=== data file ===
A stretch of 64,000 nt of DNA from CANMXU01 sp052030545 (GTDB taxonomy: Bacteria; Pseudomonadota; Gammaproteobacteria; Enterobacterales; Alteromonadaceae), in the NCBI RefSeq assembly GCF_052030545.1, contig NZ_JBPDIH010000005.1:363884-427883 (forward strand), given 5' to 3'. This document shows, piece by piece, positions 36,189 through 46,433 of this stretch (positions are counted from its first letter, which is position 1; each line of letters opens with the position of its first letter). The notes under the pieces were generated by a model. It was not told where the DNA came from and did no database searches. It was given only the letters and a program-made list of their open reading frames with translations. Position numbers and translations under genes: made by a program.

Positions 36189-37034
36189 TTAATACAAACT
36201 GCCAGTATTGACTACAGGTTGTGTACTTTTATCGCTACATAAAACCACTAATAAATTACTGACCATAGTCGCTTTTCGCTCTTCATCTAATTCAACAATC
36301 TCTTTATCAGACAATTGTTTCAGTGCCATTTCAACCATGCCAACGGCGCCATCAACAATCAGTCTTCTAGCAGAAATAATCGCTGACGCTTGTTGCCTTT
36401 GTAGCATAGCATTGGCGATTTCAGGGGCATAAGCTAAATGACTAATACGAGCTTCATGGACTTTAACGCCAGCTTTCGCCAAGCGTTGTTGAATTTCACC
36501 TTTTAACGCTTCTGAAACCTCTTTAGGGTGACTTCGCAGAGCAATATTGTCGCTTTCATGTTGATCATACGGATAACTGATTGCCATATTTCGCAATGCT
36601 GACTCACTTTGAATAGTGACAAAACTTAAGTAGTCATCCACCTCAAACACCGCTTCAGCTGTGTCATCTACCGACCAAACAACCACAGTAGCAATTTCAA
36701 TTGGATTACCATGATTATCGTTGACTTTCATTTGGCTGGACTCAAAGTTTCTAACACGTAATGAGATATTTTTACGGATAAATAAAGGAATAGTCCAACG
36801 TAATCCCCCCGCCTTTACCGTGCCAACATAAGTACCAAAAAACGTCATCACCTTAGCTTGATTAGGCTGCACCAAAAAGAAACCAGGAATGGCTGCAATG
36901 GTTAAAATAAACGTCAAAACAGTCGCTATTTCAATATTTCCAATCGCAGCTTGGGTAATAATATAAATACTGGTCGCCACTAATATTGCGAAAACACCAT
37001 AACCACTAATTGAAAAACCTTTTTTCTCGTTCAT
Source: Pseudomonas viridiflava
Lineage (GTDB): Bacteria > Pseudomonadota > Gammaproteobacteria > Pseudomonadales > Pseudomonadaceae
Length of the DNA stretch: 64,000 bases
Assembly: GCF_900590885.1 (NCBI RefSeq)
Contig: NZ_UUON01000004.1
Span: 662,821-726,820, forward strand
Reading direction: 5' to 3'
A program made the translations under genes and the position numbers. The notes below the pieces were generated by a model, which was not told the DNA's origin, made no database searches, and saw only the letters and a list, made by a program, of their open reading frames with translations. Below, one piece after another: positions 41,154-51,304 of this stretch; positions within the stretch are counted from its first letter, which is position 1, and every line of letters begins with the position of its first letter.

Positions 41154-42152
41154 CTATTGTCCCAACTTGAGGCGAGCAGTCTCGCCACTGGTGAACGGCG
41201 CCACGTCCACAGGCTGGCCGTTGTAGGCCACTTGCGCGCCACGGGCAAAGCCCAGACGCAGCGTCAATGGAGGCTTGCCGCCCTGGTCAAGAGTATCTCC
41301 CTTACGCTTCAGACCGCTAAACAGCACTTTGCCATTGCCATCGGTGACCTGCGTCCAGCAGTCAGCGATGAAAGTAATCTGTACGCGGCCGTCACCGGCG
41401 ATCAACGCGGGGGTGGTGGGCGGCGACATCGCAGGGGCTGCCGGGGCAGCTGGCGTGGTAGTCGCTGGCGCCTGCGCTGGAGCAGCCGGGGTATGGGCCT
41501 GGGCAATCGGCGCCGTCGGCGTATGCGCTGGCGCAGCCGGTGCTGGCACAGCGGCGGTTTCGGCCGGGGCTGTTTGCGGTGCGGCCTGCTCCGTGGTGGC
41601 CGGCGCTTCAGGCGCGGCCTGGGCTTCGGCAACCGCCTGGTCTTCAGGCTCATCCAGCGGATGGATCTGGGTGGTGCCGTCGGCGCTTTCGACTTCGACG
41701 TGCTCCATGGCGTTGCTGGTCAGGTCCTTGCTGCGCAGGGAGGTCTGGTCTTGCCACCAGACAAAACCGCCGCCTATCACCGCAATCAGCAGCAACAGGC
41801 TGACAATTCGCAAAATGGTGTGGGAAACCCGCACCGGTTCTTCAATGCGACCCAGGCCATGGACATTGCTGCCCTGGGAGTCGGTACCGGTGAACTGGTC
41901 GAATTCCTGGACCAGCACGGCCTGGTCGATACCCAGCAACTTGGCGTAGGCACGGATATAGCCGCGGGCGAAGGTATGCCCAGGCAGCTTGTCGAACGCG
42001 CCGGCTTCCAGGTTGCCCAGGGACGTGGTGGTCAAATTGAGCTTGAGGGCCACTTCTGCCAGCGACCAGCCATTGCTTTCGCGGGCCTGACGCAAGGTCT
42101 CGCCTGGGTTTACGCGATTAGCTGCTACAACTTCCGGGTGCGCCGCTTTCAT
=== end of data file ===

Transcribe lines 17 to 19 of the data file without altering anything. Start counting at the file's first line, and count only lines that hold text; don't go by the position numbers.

Contig: NZ_UUON01000004.1
Span: 662,821-726,820, forward strand
Reading direction: 5' to 3'